The Rev. Billy Graham is shown preaching to 24,000 people in Tacoma’s New Dome Stadium on May 16, 1983, in Tacoma, Wash.
(Photo: Dave Ekren, AP)

Almost everyone, it seems, wants to personally thank Billy Graham. Their gratitude flows in a wave of books, private and public.

The Chicken Soup for the Soul publishing franchise got on board in 2013 with Billy Graham & Me, a collection of presidents, entertainers, athletes and other celebrities telling their stories of encounters with the evangelist, who died at age 99.

For his father’s 90th birthday in 2008, Franklin Graham created a private, bound book of personal letters from people who wrote about how the evangelist drew them toward a new life in faith.

Two of Billy Graham’s grandchildren, Basyle and Aram Tchividjian, thought more people would want a chance to share thanks. So they published a 2008 book recounting stories of the Graham Crusade experience, Invitation: Billy Graham and the Lives God Touched.

Along with their brother, Antony Tchividjian, they launched a website,, featuring more than 800 stories from 19 countries on five continents. Many speak of finding peace amid terrible struggles. Several said they were second-, even third-generation veterans of Billy Graham crusades.

Some excerpts:

• Helen MacDonald of Rupert, Idaho, recounted years of being physically, mentally and spiritually ill. The world offered her “Nothing! Nothing! Nothing!” until the day Billy Graham’s words on her TV set came to life in her heart and her husband’s. “Thank you Billy for your prayers.”

• Nancy Volosin of Visalia, Calif., recalled when her three children were tots and she struggled to rear them. She felt compelled to buy Graham’s book, How to Be Born Again. Volosin had to hire a babysitter to get enough time one day to read it. It gave her the sense that Jesus was telling her, “Go home and do the best job you can.” Years later, Volosin wrote to Graham to thank him. “He wrote back and said how much the note had meant to him for he hadn’t been feeling very well lately. Can you imagine?”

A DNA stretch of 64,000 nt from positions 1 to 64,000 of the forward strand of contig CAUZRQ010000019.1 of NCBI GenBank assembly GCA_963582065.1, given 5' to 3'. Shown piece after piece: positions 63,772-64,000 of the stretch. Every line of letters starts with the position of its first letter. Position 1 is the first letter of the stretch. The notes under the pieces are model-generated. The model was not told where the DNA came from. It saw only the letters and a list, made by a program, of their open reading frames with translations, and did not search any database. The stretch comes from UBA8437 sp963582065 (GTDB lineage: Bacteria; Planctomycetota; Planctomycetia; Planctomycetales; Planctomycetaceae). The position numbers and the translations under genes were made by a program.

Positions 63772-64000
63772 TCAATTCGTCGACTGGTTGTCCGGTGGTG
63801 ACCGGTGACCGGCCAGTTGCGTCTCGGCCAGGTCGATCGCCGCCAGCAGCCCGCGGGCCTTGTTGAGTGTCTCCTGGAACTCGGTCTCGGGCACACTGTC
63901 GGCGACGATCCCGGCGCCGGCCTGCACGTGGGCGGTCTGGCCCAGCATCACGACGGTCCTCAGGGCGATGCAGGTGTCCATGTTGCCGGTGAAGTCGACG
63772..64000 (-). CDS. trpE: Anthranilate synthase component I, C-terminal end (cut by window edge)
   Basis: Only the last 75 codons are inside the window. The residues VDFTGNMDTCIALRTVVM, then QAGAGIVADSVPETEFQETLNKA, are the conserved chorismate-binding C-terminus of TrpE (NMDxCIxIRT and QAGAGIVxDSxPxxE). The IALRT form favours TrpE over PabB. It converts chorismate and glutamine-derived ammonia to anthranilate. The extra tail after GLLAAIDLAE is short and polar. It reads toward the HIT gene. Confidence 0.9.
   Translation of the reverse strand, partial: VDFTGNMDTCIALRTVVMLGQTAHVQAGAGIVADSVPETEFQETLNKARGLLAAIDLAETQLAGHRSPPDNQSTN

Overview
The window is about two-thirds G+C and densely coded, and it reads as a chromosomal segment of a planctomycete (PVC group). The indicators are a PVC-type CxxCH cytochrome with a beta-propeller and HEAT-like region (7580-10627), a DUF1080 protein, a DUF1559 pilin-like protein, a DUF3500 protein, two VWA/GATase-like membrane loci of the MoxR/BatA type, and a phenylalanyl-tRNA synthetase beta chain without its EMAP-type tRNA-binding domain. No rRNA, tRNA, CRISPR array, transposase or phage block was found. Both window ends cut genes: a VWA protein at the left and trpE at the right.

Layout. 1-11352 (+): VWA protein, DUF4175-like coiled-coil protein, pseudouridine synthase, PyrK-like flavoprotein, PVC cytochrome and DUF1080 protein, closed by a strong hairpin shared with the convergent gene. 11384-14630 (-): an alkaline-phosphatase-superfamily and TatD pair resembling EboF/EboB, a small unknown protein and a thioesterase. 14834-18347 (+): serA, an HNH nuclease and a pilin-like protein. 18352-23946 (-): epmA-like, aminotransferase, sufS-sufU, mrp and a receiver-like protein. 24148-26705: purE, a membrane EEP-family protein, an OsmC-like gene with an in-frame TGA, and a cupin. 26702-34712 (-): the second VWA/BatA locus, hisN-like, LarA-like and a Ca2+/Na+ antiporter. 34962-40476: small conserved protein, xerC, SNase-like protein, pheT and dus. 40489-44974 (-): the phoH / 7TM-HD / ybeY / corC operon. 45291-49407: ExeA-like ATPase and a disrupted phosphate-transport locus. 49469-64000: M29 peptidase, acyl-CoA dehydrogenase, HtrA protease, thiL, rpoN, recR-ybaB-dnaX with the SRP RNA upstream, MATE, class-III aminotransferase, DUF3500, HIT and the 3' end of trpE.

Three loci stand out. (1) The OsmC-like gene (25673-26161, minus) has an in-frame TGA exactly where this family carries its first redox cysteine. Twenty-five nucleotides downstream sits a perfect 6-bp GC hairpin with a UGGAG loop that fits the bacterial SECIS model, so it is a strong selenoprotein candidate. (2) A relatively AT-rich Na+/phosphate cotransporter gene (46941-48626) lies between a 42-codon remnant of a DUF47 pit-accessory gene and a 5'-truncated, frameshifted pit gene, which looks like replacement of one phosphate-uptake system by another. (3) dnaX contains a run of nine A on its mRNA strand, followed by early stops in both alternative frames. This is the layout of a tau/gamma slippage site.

• Mike Weaver of Rincon, Ga., wrote about his grandfather, a scholar, farmer and politician, who died when Weaver was 18. “One thing I remember most of him was his affection for Rev. Graham” and his pride in attending “one of the crusades in either Atlanta or Washington, D.C., in the 1950’s or 60’s.”

Decades later, Weaver went to Graham’s crusade in Atlanta during the 1990s with his daughter Sarah, then 5. “She and I went forward when called and I received Jesus Christ as my personal savior. I felt my grandfather’s presence and knew how proud he would be of me.”

• Phillip Willetts of Truro, England, described the excitement when Billy Graham held his first full crusade in England in 1954. During the BBC broadcast, “Billy preached the Gospel, the Lord in His sovereign mercy and grace opened my heart to the good tidings, that my sins could be washed away if I would believe in the Lord Jesus Christ and ask Him to come into my life.”

Willetts wrote that he felt his life change forever with Graham’s urging. Six decades later, he is still filled with faith and gratitude.

SOURCE: USA Today – Cathy Lynn Grossman